Mary Hamilton was a civil rights activist and Freedom Rider who worked with CORE (Congress of Racial Equality) as one of only two female field secretaries for the organization and the first sent to organize in the South. Prior to taking her post, it was believed that men were best suited for organizing on the ground.1 Ms. Hamilton would prove herself to be a remarkably effective community organizer, well-known throughout the movement for riding into small rural towns in the South and organizing non-violent protests from the ground up.2
Ms. Hamilton was arrested multiple times for her organization of and participation in non-violent protests. However, her court appearance in 1963 would lead to a groundbreaking victory for African Americans within the routine nomenclature and decorum of legal proceedings at that time.
As Mary Hamilton was testifying as a witness in a case in Alabama, the prosecutor referred to Ms. Hamilton only by her first name as was the custom when addressing African Americans in a courtroom.
The honorifics of Mr., Miss, or Mrs. were reserved only for whites. Similar to using the terms “boy” or “girl” to refer to Black men and women during this era, the refusal to grant African Americans the recognition of being addressed as a gentleman or lady was a minor yet incredibly transparent device used to infuse even the shortest verbal interactions with a painful reminder that they were not equal to whites, inside or outside of the courtroom.
Recognizing this, Ms. Hamilton refused to respond to the prosecutor stating that she would answer only when addressed respectfully. The judge found her in contempt of court, fined her $50, and sentenced her to five days in jail. See the court transcript depicting the interaction below…
“Mary, and a couple of women were arrested for picketing the movie theater which forced people of color to sit in the balcony. The Mayor came to gloat. Mary said he was a sweaty little man. ‘Well Mary and Rose and Brenda, how do you feel about what you got yourself into, NOW?’
Mary said (hand on hip), ‘Our names are MISS Hamilton, MRS. Tompkins and MRS. Jenkins. And if you don’t know how to talk to a lady, then get out of my cell! AND, this place is FILTHY, and I want it cleaned up, NOW.’ The Mayor backed out of the cell and soon, someone came to clean the place.”3
Represented by LDF attorneys, Ms. Hamilton’s case would go all the way to the Supreme Court, which ruled in her favor, in the 1964 landmark decision, Ex parte Mary Hamilton. Ala. Sup. Ct., 7 Div. 621. The decision established that people of color are entitled to the same courtesies and honorifics as whites. See below how LDF summarized the event in April of 1964…
While this story may not be well-known today, Ms. Hamilton’s victory made headlines around the country at the time and immediately made her one of the civil rights heroes of the era. Ms. Hamilton was featured on the cover of JET Magazine and an article in the New York Times about her Supreme Court victory.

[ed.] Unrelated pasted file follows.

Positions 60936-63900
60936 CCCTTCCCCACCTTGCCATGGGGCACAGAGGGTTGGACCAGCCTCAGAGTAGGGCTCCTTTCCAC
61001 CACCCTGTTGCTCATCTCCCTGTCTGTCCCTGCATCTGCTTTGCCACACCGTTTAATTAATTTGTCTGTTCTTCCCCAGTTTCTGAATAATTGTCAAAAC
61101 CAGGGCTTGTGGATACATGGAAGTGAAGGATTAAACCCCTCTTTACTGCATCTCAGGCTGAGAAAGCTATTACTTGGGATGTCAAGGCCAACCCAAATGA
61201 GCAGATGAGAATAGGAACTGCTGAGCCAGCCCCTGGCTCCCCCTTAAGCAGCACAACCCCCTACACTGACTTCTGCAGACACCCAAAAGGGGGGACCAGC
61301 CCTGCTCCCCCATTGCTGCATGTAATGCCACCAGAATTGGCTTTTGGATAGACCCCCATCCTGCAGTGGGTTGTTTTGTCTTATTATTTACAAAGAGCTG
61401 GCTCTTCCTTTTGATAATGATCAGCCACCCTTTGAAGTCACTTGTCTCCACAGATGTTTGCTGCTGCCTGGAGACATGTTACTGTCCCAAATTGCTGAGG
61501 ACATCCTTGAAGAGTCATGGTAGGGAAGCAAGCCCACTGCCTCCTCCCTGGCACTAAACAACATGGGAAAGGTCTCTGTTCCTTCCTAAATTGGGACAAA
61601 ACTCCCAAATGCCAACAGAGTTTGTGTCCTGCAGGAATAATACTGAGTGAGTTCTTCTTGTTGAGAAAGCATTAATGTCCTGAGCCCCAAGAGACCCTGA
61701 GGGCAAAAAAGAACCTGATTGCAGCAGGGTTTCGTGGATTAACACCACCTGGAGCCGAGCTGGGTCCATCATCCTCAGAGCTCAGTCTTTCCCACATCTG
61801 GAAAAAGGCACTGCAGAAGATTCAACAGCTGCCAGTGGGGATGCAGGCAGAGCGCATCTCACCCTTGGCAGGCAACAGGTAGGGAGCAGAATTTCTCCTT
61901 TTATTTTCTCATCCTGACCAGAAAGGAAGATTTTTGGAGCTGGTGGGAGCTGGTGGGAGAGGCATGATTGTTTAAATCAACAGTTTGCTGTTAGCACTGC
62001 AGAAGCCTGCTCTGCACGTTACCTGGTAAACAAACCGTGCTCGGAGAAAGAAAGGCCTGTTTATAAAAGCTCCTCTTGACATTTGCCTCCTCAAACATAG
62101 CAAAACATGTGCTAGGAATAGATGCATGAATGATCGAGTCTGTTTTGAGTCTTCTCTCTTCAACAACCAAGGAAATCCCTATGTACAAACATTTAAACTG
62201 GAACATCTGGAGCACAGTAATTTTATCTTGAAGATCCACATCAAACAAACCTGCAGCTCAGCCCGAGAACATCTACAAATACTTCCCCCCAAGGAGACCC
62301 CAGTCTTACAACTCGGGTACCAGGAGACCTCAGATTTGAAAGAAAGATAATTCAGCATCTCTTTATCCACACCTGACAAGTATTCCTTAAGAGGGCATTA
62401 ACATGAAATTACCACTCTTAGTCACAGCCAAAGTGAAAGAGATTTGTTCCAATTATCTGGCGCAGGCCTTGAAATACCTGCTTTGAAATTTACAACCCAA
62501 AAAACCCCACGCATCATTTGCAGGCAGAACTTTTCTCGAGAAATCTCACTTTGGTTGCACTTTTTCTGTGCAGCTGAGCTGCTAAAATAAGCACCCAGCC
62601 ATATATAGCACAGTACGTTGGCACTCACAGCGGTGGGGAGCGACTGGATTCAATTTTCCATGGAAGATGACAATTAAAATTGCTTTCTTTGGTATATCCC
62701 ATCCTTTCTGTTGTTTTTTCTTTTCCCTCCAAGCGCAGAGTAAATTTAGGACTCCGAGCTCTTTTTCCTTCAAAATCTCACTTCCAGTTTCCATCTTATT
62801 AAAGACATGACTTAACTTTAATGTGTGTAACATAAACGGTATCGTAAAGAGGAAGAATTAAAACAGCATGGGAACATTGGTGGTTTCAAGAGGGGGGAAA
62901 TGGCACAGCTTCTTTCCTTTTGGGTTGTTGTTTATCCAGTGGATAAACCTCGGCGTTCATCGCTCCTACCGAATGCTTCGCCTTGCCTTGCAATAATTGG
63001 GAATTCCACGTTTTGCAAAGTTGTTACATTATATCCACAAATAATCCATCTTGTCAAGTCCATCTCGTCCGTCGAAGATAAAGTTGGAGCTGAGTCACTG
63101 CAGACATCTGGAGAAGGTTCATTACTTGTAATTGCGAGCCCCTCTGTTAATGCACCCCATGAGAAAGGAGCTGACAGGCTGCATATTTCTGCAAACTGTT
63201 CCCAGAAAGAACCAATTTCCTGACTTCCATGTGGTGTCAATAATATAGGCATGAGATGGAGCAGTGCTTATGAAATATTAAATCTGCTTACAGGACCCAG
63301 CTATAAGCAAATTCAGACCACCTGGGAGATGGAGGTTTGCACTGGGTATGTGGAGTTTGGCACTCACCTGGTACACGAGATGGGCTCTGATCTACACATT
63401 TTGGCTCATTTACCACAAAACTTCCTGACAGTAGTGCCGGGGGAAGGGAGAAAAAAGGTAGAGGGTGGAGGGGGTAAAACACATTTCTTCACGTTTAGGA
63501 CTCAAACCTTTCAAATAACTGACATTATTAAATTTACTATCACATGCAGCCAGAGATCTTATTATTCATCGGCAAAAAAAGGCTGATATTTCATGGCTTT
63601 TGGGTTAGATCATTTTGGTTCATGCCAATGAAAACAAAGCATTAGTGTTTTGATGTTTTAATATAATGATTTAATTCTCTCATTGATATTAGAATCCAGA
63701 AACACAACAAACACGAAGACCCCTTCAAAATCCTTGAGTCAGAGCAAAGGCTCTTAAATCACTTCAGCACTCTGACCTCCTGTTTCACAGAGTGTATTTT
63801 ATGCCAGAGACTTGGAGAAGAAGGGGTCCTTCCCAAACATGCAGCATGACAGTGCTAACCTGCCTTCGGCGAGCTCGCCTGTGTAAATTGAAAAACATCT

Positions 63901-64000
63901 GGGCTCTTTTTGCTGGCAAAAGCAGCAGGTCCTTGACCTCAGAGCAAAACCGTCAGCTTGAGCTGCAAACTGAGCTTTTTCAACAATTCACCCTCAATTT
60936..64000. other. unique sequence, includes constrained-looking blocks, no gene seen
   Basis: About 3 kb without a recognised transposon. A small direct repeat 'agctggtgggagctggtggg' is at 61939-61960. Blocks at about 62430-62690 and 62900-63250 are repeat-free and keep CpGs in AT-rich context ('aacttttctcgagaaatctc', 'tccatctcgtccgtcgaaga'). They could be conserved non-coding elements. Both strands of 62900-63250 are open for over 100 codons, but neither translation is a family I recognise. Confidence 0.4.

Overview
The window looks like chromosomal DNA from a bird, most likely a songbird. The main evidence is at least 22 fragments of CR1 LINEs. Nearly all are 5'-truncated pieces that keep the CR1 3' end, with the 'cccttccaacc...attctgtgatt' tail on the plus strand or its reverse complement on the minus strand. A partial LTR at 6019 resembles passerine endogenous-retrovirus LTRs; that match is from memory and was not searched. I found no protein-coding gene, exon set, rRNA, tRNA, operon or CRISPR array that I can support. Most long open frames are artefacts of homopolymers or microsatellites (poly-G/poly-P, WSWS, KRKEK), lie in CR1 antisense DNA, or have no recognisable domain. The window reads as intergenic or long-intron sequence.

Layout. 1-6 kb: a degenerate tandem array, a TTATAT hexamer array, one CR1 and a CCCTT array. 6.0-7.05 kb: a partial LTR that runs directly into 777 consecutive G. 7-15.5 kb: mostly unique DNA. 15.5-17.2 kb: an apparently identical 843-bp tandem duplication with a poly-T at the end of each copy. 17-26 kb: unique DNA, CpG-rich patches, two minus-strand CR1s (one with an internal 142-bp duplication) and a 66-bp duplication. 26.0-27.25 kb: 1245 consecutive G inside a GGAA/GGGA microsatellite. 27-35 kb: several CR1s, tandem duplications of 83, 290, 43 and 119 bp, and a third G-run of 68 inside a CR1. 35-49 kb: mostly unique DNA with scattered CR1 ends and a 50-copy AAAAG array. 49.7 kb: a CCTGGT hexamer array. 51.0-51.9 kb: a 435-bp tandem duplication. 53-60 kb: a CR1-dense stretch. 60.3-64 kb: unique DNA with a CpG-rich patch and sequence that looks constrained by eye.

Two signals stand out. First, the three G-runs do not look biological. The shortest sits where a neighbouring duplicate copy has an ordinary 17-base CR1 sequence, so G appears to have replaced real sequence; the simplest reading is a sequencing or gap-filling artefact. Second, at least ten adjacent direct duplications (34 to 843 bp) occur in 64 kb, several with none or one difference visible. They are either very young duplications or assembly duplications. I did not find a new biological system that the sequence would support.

Ms. Hamilton’s case was remembered as a watershed moment for many who were involved including former board member and philanthropist William Schiede, who often referred to it as one of his favorite cases.4 Even now the impact of the case is still felt. In a recent New York Times op-ed, current LDF Director-Counsel Sherrilyn Ifill regarded Ms. Hamilton’s stand as “a brave and important one”5 that has clear connections to the struggles society still faces today in terms of civil rights and women’s rights more specifically.
“I’ve watched President Trump attack black female journalists. Trump’s vicious and public insults of black female professionals should remind us that black women have long had to fight for respect and dignity and against demeaning and ugly stereotypes in the public space. As Hamilton demonstrated, this was a signature struggle of the civil rights movement; we need to keep that context in mind when Trump demeans black women he regards as his opponents.”
Mary Hamilton dedicated a good portion of her life to organizing and advocating for civil rights. Her arrest, trial and subsequent victory in the Supreme Court happened toward the end of her active role with CORE and the civil rights movement. She would later return to her calling as an educator, earning a Master of Arts in Teaching (MAT) from Manhattanville College in 1971 and teaching until her retirement in 1990. During this time, she was also an organizer for 1199, the Drug & Hospital Workers Union. In 2002, Ms. Hamilton passed away after being diagnosed with ovarian cancer.6
HEAR HER VOICE
Hear Mary Hamilton and her friend and fellow activist Sheila Michaels discuss her Supreme Court case and their time spent in the civil rights movement on NPR ‘s “Code Switch” podcast.